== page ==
Directed by Marcus McSweeney
Written by Sheila Duncan and Marcus McSweeney
Starring Eileen Davies and Gawn Grainger
Short film review by Hannah Sayer
The definition of henpecked is for a woman to continually criticise and order about her husband. With outstanding but contrasting performances from the silent Gawn Grainger and the oppressive, fear invoking Eileen Davies, Hen Pecked is a masterful depiction of how the ill stricken husband in this destructive marriage finally takes a stand against their mutual long term suffering.
The film begins with Stan, played by Gawn Grainger, lying in a casket, as he suddenly gasps and the shot turns to black. This sets up a creepy tone, suggesting that this is foreshadowing his fate. The direction moves forward to the actual beginning of the film, as the audience is given a tour of the hens being farmed outside and then inside the couple’s home, where there are a great number of hen ornaments around the living room. Stan is using an oxygen mask and is sat in the living room, surrounded by these ornaments; a metaphor for how he is penned in and ‘henpecked’ by his wife, as he is unable to escape from her horrible clutches. The viewer starts to feel uneasy at the relationship between the two characters, as Cynthia, played by Eileen Davies, accuses Stan in a threatening way of moving ornaments. As he takes his pills, he spills water on the floor, causing Cynthia to shout at him about how he has contaminated “my bloody carpet” with his “bodily fluids”. Stan’s incapability and severe deterioration in health is clear. Cynthia’s cruelty and self absorption is made apparent as she uses the personal pronoun “my” when describing the carpet in the home which the married couple share. There is no doubt about it that this is a marriage controlled by her cruel rules.
Cynthia’s focus on the past is relentless, as she continuously talks about Mr Piper, her old boss who she used to work for as his secretary. Her intentions are clear as she tries to make Stan jealous by insinuating that he is incapable of measuring up to the greatness that is Mr Piper. She blames him for the loss of their child, suggesting that it is his “bodily fluids”, again, which have been the cause of all their grief. Her suggested lack of sanity is prevalent as the film progresses, which is especially clear when she refers to her hen ornaments scattered round the room as their children, a disturbing and yet another reference to the predominant theme of being henpecked.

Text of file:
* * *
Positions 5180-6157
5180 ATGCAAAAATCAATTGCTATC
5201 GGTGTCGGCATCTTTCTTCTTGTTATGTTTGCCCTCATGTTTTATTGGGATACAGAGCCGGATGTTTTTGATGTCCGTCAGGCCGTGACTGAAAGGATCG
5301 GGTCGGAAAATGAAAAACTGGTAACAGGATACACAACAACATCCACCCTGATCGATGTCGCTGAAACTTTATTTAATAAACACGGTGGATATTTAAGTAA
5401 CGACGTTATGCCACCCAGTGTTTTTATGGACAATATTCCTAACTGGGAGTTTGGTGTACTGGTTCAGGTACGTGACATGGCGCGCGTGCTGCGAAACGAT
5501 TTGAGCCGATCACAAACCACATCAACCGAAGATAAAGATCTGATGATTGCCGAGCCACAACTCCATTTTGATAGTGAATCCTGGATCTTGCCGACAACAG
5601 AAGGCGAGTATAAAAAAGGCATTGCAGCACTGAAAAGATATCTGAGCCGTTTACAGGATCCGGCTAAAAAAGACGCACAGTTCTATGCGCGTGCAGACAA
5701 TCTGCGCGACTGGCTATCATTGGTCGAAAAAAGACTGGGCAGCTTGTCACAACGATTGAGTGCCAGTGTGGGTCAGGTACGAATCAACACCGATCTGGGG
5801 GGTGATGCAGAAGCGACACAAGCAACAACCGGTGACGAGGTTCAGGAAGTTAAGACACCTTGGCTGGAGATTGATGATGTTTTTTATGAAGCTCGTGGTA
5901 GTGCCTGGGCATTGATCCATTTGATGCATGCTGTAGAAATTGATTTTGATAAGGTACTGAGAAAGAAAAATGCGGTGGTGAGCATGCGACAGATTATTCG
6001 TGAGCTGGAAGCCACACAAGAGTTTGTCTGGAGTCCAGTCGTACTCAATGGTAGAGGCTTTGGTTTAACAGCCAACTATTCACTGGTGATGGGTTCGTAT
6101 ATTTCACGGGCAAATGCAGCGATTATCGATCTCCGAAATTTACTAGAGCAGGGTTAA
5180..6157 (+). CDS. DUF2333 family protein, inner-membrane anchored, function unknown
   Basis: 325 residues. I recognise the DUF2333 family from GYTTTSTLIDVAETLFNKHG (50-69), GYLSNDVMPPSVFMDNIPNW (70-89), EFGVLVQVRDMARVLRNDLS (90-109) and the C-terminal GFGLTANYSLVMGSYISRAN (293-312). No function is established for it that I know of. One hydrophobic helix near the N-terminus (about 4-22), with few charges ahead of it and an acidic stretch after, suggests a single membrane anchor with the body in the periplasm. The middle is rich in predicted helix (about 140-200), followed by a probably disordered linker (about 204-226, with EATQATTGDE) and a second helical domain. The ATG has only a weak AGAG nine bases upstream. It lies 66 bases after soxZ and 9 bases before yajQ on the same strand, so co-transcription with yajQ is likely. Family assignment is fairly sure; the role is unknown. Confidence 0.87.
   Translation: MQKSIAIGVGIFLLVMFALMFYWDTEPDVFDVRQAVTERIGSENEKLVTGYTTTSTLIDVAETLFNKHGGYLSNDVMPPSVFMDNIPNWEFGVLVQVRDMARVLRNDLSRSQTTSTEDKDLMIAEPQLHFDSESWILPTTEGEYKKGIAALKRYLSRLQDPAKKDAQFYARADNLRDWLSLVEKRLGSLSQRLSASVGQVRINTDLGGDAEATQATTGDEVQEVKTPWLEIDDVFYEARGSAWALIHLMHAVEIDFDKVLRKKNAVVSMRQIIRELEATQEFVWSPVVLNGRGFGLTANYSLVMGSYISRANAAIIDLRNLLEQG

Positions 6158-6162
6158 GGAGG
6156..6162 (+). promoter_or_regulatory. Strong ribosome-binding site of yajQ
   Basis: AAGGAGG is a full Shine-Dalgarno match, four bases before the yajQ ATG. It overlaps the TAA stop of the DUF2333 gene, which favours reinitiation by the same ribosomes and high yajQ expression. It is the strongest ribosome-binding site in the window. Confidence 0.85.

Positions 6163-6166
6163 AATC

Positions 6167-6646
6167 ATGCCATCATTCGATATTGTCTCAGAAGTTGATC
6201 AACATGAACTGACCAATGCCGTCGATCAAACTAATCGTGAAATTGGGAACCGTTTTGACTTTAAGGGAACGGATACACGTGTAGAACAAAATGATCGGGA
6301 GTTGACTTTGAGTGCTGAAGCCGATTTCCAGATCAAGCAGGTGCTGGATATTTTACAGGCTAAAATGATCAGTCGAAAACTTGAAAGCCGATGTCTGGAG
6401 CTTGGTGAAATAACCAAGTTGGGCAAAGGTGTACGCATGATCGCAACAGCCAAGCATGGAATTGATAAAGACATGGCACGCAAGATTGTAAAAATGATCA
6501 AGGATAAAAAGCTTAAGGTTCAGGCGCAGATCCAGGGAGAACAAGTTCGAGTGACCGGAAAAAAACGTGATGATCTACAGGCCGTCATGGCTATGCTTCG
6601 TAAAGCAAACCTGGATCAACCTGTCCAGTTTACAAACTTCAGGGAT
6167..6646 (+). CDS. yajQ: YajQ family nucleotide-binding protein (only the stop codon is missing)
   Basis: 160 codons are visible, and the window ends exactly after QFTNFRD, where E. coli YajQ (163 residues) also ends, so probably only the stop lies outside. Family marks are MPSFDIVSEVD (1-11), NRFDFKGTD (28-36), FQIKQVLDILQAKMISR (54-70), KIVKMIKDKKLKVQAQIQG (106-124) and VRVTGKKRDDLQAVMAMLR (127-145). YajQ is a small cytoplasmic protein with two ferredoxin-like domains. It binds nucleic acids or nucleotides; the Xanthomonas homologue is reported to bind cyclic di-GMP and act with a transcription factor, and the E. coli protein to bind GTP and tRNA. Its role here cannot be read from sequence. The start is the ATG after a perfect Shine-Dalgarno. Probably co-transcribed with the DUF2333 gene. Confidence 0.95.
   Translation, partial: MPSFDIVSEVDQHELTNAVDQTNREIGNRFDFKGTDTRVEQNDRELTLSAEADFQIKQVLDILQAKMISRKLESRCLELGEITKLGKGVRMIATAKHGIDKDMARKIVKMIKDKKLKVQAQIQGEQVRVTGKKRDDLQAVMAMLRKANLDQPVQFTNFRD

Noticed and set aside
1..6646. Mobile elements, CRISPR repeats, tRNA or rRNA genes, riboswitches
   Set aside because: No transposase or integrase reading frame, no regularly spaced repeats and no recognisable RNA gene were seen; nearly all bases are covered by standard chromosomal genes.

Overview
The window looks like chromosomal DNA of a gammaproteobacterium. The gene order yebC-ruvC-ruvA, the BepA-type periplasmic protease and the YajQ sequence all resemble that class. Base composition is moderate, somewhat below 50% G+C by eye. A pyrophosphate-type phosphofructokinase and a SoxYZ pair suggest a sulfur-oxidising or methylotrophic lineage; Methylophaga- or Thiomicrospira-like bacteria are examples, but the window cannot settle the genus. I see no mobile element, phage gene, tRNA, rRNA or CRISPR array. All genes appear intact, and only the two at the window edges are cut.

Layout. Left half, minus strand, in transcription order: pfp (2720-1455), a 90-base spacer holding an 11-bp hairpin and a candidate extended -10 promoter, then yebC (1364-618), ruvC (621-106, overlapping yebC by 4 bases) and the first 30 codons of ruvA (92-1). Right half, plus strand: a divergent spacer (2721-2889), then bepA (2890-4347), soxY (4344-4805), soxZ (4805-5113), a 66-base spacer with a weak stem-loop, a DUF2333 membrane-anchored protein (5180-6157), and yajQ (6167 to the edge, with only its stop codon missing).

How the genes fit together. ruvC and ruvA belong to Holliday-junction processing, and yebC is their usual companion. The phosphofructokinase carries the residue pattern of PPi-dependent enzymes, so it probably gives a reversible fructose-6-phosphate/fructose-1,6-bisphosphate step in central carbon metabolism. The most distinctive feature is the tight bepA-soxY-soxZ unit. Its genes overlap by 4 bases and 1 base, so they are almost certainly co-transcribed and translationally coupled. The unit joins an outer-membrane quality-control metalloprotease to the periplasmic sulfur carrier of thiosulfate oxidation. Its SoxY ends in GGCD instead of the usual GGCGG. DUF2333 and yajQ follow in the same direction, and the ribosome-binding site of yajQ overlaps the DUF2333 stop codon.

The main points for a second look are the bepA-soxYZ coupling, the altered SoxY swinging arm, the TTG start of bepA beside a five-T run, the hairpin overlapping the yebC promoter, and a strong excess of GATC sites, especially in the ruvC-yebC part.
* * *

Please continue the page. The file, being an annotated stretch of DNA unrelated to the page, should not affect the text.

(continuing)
From the outset there is a predominant focus on hands; from Cynthia handling the hen’s eggs and ornaments to Stan’s shaking hands, where he finally rebels after his dreamlike vision of rebellion. This foreshadowing of the final outcome of the film is clever when it is tracked that this visual imagery is used throughout, but only proving its significance as the film comes to a close. Marcus McSweeney creates an eerie and unsettling atmosphere throughout as he paints a heartbreaking picture of a marriage where not love, but suffering is shared. The ending does not leave the audience with certain answers as to whether Stan has triumphed over the oppressive nature of Cynthia, but we are left with hope that he has finally got through to her and shown her that he is no longer putting up with her abuse.